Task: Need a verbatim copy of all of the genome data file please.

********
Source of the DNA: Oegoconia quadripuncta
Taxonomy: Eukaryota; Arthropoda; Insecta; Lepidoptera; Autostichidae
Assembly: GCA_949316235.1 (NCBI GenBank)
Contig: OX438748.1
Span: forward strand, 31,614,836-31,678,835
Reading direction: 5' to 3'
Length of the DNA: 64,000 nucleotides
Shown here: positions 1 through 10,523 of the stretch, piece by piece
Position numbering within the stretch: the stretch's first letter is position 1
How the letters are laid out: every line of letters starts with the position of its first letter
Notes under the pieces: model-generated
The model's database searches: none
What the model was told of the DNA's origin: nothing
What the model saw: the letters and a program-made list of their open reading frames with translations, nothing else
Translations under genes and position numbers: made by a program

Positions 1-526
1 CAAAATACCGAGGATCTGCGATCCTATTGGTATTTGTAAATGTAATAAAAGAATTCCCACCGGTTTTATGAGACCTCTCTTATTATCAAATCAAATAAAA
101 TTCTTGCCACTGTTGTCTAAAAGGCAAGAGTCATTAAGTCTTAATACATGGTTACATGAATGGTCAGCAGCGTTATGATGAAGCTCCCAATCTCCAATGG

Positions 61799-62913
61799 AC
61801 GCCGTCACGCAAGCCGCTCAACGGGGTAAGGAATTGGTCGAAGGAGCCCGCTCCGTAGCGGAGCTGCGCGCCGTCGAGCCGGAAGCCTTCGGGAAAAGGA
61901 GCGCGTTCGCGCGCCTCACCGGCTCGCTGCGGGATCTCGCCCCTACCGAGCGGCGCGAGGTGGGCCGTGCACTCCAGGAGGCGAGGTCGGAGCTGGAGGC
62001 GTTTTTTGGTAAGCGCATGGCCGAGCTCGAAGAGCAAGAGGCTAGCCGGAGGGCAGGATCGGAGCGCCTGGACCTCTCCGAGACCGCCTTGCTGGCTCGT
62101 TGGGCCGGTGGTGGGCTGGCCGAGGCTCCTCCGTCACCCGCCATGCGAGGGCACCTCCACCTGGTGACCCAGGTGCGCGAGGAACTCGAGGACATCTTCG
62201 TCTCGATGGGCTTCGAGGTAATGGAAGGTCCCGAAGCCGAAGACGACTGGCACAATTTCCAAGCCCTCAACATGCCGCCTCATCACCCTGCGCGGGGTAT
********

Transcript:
Source of the DNA: Oegoconia quadripuncta
Taxonomy: Eukaryota; Arthropoda; Insecta; Lepidoptera; Autostichidae
Assembly: GCA_949316235.1 (NCBI GenBank)
Contig: OX438748.1
Span: forward strand, 31,614,836-31,678,835
Reading direction: 5' to 3'
Length of the DNA: 64,000 nucleotides
Shown here: positions 1 through 10,523 of the stretch, piece by piece
Position numbering within the stretch: the stretch's first letter is position 1
How the letters are laid out: every line of letters starts with the position of its first letter
Notes under the pieces: model-generated
The model's database searches: none
What the model was told of the DNA's origin: nothing
What the model saw: the letters and a program-made list of their open reading frames with translations, nothing else
Translations under genes and position numbers: made by a program

Positions 1-526
1 CAAAATACCGAGGATCTGCGATCCTATTGGTATTTGTAAATGTAATAAAAGAATTCCCACCGGTTTTATGAGACCTCTCTTATTATCAAATCAAATAAAA
101 TTCTTGCCACTGTTGTCTAAAAGGCAAGAGTCATTAAGTCTTAATACATGGTTACATGAATGGTCAGCAGCGTTATGATGAAGCTCCCAATCTCCAATGG

Positions 61799-62913
61799 AC
61801 GCCGTCACGCAAGCCGCTCAACGGGGTAAGGAATTGGTCGAAGGAGCCCGCTCCGTAGCGGAGCTGCGCGCCGTCGAGCCGGAAGCCTTCGGGAAAAGGA
61901 GCGCGTTCGCGCGCCTCACCGGCTCGCTGCGGGATCTCGCCCCTACCGAGCGGCGCGAGGTGGGCCGTGCACTCCAGGAGGCGAGGTCGGAGCTGGAGGC
62001 GTTTTTTGGTAAGCGCATGGCCGAGCTCGAAGAGCAAGAGGCTAGCCGGAGGGCAGGATCGGAGCGCCTGGACCTCTCCGAGACCGCCTTGCTGGCTCGT
62101 TGGGCCGGTGGTGGGCTGGCCGAGGCTCCTCCGTCACCCGCCATGCGAGGGCACCTCCACCTGGTGACCCAGGTGCGCGAGGAACTCGAGGACATCTTCG
62201 TCTCGATGGGCTTCGAGGTAATGGAAGGTCCCGAAGCCGAAGACGACTGGCACAATTTCCAAGCCCTCAACATGCCGCCTCATCACCCTGCGCGGGGTAT